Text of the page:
While I doubt I will have much time for blogging while I’m there, I will definitely put a write-up of the experience here when I return. In the meantime, I highly suggest reading Anastasia Shkilnyk’s A Poison Stronger Than Love, which is about the Canadian Ojibwa and is an amazing book depicting the changes this group faced and the truly hideous things that happened to them again and again.

Rednecks are Stupid, and other important facts I learned from Anthropology

Posted in anthropology, environmentalism, race on November 6th, 2010 by Emily S. Channell-Justice

Sometimes Anthropologists need some little reminders:

We often forget that the discipline was initially founded on the tenets of scientific racism.

We often think we’re smarter than everyone else because we’re so critical of the way the world works.

You can probably imagine what happens when someone forgets both.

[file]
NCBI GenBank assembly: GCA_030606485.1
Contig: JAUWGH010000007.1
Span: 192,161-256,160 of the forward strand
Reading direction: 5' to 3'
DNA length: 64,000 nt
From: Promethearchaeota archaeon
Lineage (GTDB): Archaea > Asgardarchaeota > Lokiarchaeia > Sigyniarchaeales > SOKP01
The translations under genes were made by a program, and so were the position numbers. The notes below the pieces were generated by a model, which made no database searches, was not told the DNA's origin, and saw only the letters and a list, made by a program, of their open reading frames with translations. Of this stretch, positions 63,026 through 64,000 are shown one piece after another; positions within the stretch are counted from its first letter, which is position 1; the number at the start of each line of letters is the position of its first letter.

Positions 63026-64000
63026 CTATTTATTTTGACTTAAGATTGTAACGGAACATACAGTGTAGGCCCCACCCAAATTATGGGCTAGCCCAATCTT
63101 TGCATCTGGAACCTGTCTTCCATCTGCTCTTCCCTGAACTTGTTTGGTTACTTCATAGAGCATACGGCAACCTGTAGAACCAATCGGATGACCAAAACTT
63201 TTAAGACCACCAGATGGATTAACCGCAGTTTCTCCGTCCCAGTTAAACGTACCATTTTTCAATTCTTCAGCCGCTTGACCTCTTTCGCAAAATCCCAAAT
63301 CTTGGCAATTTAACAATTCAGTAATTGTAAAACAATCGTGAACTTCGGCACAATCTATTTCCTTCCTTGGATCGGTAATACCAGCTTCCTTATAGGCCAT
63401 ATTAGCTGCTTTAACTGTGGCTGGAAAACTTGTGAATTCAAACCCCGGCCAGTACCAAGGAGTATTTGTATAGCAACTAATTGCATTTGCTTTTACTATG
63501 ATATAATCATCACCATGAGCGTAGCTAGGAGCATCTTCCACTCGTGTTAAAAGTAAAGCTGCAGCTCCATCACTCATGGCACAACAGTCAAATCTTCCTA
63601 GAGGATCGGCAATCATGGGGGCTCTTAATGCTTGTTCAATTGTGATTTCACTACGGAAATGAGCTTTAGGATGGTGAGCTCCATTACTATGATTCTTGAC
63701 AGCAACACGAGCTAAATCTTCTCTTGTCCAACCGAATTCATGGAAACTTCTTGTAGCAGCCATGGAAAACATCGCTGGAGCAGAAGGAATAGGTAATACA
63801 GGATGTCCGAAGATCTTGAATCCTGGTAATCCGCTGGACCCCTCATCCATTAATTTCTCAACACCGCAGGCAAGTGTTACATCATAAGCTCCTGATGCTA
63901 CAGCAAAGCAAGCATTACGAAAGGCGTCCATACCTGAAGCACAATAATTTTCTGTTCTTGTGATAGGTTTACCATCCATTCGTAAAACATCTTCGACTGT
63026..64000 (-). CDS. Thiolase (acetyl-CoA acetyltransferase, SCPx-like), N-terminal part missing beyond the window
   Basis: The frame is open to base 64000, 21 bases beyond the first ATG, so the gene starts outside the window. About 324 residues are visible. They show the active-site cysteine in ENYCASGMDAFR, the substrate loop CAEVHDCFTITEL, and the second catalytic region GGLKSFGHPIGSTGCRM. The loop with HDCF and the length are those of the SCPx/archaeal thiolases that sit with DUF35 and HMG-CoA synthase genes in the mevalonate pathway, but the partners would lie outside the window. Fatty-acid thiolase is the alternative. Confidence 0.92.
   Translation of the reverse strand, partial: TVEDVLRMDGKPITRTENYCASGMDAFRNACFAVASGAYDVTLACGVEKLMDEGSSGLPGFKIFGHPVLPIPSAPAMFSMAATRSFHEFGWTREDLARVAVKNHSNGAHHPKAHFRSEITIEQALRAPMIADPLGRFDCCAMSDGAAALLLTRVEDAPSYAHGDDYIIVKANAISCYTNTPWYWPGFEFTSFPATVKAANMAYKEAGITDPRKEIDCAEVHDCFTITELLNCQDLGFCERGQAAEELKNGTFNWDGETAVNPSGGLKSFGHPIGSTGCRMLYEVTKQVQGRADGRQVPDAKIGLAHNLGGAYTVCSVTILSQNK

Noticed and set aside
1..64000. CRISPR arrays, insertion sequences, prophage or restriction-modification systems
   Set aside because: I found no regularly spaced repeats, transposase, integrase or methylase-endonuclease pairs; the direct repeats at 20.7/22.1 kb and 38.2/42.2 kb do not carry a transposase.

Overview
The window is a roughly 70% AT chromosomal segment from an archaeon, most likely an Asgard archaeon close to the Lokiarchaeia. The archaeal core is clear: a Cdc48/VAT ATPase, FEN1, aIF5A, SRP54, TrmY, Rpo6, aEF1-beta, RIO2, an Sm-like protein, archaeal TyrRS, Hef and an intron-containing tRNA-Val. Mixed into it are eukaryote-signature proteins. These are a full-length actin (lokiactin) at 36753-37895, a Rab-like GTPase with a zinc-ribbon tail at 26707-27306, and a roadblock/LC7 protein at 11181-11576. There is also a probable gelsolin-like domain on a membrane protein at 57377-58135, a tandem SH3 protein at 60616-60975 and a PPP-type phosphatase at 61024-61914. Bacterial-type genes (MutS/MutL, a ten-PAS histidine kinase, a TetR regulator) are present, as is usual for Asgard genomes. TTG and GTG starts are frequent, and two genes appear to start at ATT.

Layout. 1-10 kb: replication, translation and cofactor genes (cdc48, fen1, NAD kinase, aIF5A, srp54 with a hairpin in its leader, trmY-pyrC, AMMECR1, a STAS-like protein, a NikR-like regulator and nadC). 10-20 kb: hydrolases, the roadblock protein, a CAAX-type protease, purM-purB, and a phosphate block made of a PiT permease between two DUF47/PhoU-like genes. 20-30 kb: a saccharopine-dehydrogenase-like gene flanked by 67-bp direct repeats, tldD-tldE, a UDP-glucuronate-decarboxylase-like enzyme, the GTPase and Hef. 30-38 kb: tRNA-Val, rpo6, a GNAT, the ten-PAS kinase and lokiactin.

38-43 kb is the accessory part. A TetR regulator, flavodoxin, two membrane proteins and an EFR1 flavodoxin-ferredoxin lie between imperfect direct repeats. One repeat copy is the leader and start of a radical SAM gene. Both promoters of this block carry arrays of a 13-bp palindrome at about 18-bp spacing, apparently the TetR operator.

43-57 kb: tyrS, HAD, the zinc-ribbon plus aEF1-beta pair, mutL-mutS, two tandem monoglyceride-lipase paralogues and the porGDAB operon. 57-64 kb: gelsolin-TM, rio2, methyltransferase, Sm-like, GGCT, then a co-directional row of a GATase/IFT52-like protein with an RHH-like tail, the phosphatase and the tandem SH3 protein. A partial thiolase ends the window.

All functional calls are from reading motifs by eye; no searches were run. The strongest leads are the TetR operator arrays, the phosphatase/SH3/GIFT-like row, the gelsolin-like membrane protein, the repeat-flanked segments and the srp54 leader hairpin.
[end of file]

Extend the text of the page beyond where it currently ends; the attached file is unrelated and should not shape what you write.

I recently joined the Environmental Anthropology listserv, which typically has some pretty interesting discussions about the nature of environmentalism, conservation, climate change, and other relevant topics. Recently someone posted a link to a really interesting and provocative (because of its incomprehensible conclusions and misuse of anthropology) evolutionary psychology article which suggests that people who stay up later and are productive during the night hours are simply smarter and more evolved  than those who don’t (i.e., those who live in “undeveloped” countries where lack of electricity means people sleep when it’s dark and are productive when it’s light). Because of its really problematic application of “anthropology” to describe how different cultures have typically “used” the hours of dark, it received a nice trouncing on the listserv that I thoroughly enjoyed reading until one post happened, which I’ll quote in full: